The three stages of nursing theory are unfreezing, change, and freezing. Unfreezing allows individuals to let go of old patterns and the method to this is increasing driving forces or decreasing restraining forces (Lewin’s change theory, 2020). The change stage allows for the creation and production of changes in thoughts and behavior and refreezing establishes change as a new habit so that patients don’t fall back into their old counterproductive habits (Lewin’s change theory, 2020). The Diffusion of Innovation Theory was introduced by Gabriel Tarde in 1903. This specific change theory is regarded with the modification and presentation of technological innovation so that all types of needs are met (Kaminski, 2017). This theory enunciates the significance of networking between peers and communication. Innovation diffusion is the adoption of new ideas, perspectives, practices etc. and this process is mapped out within this theory eluding to the fact that there a few initially who are open to the new ideas and adopt it to put into practice (Kaminski, 2017).

These adopters start spreading the word so that more people are influenced to do the same. The new idea or practice is circulated until everyone has adopted it or the popularity of it spreading has died out which is called saturation point (Kaminski, 2017). The five categories of adopters are innovators, early adopters, early majority, late majority, and laggards, and sometimes non-adopters (Kaminski, 2017). Innovators appreciate technology, gatekeep for the next group, recruit peer educators etc. Early majority are seen as opinion leaders and tend to be trend setters and role models within their social system and society. The late majority respond best to peer pressure and are very cautious about change and implementing new practices and policies but they are motivated to keep up with competitors and very cost sensitive (Kaminski, 2017). Finally, the laggards are isolated from opinion leaders and suspicious of innovations and almost completely opposed to technology. I think the Lewis Change Theory makes the most sense for implementing my EBP because it allows for the freezing of old theories and practices, change of treatment plans and intervention, and freezing of new practices that are included in the solution to the problem.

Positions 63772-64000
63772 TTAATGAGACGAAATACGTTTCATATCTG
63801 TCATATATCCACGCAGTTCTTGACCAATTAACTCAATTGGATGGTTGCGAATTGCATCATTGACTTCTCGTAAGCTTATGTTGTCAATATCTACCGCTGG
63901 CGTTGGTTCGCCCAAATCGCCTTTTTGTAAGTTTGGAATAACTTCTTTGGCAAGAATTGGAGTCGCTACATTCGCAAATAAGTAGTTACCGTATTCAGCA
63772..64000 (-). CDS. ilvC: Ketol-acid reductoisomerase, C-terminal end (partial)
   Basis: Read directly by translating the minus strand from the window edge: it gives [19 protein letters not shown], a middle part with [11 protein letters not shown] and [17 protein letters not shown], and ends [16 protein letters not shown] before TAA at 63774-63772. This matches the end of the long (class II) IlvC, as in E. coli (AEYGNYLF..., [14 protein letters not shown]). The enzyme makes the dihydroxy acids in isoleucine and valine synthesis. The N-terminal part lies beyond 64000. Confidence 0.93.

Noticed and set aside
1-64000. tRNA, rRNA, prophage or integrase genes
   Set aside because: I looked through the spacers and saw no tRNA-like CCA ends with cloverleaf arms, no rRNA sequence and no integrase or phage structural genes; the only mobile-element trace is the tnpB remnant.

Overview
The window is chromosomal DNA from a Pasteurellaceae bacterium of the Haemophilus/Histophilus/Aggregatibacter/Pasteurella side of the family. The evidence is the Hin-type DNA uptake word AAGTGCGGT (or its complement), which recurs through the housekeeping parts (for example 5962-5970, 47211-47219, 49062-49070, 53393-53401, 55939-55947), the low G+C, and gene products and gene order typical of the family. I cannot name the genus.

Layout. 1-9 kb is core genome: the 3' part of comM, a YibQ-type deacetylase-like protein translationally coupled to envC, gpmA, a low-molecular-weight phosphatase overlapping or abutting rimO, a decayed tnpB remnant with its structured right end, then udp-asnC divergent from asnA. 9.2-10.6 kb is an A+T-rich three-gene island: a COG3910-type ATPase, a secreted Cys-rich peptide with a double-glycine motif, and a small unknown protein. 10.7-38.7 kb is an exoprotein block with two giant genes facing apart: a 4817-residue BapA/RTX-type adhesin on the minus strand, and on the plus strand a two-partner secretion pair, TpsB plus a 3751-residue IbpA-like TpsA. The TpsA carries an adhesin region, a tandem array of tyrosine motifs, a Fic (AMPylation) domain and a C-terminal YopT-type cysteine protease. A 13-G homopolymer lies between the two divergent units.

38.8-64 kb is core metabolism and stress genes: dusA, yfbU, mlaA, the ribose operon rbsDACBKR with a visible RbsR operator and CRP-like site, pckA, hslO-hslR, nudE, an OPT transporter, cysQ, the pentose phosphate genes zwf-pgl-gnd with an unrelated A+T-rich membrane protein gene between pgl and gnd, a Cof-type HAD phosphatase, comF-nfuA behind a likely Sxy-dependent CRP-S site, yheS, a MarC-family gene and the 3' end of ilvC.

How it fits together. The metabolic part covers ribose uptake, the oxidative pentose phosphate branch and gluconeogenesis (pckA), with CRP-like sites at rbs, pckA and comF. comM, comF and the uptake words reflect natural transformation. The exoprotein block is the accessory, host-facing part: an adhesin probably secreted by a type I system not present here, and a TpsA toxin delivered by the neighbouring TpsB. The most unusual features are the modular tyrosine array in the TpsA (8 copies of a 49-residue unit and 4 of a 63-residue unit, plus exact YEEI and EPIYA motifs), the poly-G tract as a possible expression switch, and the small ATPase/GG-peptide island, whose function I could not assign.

Kaminski, J. (2017). Diffusion of innovation theory. Diffusion of Innovation Theory | Canadian Journal of Nursing Informatics. Retrieved May 14, 2022, from

Lewin’s change theory. Nursing Theory. (2020, July 19). Retrieved May 14, 2022, from


Nurses hold significant roles in healthcare and in society in general by ensuring that various changes have been implemented that can help in impacting healthcare positively. To ensure that they act in a manner that enhances improved outcomes, nurses make use of evidence-based practices to inform their course of action. The use of evidence-based practices in healthcare has been advocated for and it is the route to improved outcomes. in order to develop and implement evidence-based interventions, nurses and other healthcare providers use theories to identify evidence in research that informs healthcare practices. Theories, therefore, are one of the best tools in healthcare that enhances the development, adoption, and implementation of change. One important change theory in nursing is Lewin’s Change Theory which has three main components. The Lewin change theory has three aspects; unfreezing, changing, and refreezing. The first concept, unfreezing is the action of perceiving the need for change. The second concept, change is the act of introducing the newly proposed change or behavior that suits the previous gap. The third concept refreezing entails the act of embracing the newly implemented change and taking it as a norm (Udod & Wagner, 2018).